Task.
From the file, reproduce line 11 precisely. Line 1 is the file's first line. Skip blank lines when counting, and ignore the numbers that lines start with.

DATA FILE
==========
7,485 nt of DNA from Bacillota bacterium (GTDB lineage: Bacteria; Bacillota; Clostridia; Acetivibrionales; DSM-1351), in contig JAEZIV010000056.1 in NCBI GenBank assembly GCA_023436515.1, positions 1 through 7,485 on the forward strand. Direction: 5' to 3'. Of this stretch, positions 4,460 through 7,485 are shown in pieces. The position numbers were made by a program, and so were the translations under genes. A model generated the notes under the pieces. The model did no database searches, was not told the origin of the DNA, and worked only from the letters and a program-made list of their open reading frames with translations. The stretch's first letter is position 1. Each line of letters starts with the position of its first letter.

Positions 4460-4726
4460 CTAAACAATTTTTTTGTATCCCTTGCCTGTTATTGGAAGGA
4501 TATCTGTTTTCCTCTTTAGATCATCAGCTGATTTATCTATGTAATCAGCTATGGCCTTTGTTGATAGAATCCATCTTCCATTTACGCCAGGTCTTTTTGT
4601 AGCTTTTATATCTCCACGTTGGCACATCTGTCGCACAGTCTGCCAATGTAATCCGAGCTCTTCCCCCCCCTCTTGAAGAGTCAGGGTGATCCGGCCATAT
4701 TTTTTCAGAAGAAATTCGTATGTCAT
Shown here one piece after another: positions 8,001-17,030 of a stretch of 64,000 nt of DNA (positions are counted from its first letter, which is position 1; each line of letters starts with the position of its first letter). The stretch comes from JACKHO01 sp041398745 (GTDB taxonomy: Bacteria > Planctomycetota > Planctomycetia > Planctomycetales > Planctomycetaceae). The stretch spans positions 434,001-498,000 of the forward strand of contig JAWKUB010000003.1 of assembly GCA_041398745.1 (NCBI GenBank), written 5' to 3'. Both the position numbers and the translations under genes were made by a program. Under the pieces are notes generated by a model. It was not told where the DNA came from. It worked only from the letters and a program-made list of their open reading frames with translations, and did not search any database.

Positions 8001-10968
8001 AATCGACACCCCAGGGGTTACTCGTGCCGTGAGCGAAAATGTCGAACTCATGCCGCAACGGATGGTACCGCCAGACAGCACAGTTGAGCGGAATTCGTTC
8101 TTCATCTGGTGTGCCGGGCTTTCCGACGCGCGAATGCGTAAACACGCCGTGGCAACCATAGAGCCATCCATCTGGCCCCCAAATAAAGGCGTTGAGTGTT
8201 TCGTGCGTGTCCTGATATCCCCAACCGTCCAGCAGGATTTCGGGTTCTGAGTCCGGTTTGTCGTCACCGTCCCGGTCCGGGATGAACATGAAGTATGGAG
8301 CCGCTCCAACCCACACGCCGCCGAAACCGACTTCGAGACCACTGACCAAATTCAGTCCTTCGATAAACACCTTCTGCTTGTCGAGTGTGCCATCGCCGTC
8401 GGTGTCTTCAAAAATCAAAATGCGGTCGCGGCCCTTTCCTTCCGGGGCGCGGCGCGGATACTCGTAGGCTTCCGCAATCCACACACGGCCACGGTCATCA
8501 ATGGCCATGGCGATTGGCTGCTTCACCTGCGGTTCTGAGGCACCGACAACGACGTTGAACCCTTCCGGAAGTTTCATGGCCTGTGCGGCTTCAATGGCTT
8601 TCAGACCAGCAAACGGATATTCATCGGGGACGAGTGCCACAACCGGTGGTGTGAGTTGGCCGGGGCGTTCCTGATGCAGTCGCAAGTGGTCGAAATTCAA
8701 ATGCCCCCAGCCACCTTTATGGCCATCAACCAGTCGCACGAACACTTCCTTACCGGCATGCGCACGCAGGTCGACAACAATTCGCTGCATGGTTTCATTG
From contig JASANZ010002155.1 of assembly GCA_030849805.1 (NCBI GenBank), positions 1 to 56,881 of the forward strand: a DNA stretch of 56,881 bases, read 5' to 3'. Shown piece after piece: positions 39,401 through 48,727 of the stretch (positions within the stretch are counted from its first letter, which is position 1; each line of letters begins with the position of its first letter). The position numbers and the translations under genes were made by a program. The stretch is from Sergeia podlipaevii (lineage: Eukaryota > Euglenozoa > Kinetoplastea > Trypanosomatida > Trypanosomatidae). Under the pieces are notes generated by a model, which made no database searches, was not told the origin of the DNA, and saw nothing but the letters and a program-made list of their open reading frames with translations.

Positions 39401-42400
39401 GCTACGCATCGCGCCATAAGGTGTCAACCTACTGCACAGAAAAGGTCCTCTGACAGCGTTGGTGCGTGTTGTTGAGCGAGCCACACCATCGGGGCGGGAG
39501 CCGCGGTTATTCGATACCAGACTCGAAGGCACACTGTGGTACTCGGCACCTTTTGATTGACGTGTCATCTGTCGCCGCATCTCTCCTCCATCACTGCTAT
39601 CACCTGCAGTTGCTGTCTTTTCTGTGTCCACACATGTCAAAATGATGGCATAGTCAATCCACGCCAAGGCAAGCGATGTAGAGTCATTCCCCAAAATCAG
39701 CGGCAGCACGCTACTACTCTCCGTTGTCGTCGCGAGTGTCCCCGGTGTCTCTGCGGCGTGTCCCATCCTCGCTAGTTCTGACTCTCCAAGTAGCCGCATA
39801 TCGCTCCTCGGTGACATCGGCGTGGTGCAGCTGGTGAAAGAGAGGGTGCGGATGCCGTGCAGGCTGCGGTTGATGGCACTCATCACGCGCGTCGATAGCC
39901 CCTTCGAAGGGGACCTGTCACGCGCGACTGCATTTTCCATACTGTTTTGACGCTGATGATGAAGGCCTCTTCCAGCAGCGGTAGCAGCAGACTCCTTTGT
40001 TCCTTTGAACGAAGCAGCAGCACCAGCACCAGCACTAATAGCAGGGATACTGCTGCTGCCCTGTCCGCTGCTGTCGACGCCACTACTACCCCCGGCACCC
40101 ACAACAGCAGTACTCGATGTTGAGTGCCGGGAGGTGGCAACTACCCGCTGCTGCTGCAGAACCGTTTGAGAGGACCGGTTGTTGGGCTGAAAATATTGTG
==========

8201 TCGTGCGTGTCCTGATATCCCCAACCGTCCAGCAGGATTTCGGGTTCTGAGTCCGGTTTGTCGTCACCGTCCCGGTCCGGGATGAACATGAAGTATGGAG